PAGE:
“As the Edward Snowden saga illustrates, the Obama administration is running out of foreign influence,” Bret Stephens writes in the Wall Street Journal:
Yet having legitimized Haqqani and given the Taliban everything it wanted in exchange for nothing, the U.S. finds itself being dumped by its own client government in Kabul, which can always turn to Iran as a substitute patron. Incredible: no peace, no peace process, no ally, no leverage and no moral standing, all in a single stroke. John Kerry is off to quite a start.
What’s happening in Afghanistan is of a piece with the larger pattern of U.S. diplomacy. Iraq? The administration made the complete withdrawal of our troops a cornerstone of its first-term foreign policy, and now finds itself surprised that Prime Minister Nouri al-Maliki won’t lift a finger to prevent Iranian cargo planes from overflying his airspace en route to resupplying Bashar Assad’s military. Syria? President Obama spent two years giving the country’s civil war the widest berth, creating the power vacuum in which Iran, Hezbollah and Russia may soon achieve their strategic goals.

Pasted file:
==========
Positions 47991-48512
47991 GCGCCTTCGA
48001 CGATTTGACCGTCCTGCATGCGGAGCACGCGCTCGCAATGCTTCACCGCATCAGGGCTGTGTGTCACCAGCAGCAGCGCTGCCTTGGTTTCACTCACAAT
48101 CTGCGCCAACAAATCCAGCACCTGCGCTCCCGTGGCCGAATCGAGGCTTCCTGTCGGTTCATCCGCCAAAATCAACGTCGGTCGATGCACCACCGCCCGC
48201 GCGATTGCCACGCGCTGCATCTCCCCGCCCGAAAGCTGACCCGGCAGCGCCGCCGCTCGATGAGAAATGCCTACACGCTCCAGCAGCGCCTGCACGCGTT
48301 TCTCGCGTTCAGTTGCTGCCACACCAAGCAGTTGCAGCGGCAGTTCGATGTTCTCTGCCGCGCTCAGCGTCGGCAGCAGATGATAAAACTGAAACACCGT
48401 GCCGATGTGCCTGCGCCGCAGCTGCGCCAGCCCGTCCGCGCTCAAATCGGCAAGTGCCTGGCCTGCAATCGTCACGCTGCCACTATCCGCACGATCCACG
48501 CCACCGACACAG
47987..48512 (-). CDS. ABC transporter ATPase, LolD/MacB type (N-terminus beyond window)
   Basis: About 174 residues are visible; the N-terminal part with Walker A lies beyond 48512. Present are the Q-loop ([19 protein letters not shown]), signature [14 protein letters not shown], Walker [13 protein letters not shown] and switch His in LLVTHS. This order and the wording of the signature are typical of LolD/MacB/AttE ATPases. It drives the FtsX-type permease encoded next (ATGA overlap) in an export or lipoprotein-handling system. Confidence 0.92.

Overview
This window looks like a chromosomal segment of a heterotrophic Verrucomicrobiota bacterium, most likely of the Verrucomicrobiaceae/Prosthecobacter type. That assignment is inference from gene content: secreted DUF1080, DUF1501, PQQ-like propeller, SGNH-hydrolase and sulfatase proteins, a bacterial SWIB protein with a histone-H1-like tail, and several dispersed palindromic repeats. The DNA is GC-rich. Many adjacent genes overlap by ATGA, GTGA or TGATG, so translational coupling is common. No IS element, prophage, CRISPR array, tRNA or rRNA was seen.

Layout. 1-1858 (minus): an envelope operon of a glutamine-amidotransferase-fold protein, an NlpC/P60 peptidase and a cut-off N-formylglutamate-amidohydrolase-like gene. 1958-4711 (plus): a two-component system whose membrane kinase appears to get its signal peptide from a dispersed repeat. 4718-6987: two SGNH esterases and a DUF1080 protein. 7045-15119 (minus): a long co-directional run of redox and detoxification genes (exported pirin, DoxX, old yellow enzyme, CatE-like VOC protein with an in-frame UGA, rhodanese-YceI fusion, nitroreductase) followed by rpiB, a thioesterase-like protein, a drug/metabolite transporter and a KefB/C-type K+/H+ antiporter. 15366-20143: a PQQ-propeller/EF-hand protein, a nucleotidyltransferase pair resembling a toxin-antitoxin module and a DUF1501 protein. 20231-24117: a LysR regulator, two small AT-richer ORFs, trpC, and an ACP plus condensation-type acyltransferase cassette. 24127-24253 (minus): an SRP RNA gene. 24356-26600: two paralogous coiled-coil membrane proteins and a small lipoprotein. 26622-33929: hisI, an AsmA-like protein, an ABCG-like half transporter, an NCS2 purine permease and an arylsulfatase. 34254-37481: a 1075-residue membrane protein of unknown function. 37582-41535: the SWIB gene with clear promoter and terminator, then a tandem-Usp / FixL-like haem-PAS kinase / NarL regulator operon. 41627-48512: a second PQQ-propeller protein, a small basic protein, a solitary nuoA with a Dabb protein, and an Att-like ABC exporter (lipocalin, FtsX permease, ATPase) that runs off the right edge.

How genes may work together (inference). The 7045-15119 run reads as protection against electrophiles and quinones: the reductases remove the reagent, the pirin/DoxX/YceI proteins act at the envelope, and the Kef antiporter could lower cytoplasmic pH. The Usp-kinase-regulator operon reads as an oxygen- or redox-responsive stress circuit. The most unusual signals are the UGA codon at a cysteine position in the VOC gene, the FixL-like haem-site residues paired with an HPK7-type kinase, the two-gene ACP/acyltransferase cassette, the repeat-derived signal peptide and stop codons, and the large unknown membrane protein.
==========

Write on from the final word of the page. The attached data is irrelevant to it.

And Iran: In 2003, Tehran briefly halted its secret nuclear-weapons work and agreed to suspend its enrichment activities, at least for a few months. Yet since then, every U.S. effort to persuade Iran to alter its nuclear course has failed. Is it because the Obama administration was insufficiently solicitous, patient, or eager for a deal? Or is it that Tehran believes that treating this administration with contempt carries little cost?
“America can’t do a damn thing against us” was a maxim of the Iranian revolution in its early days when America meant Jimmy Carter. Under President Obama, the new maxim could well be “America won’t do a damn thing.”
Which brings us back to the Snowden file. Speaking from India, Mr. Kerry offered a view on what it would mean for Russia to allow him to flee. “Disappointing,” said our 68th secretary of state. He added “there would be without any question some effect and impact on the relationship and consequences.”
Moscow must be trembling.
Given the radical chic phase that both Kerry and Obama affected at various times in their lives, do they view a defenestrated American foreign policy as a bug or a feature?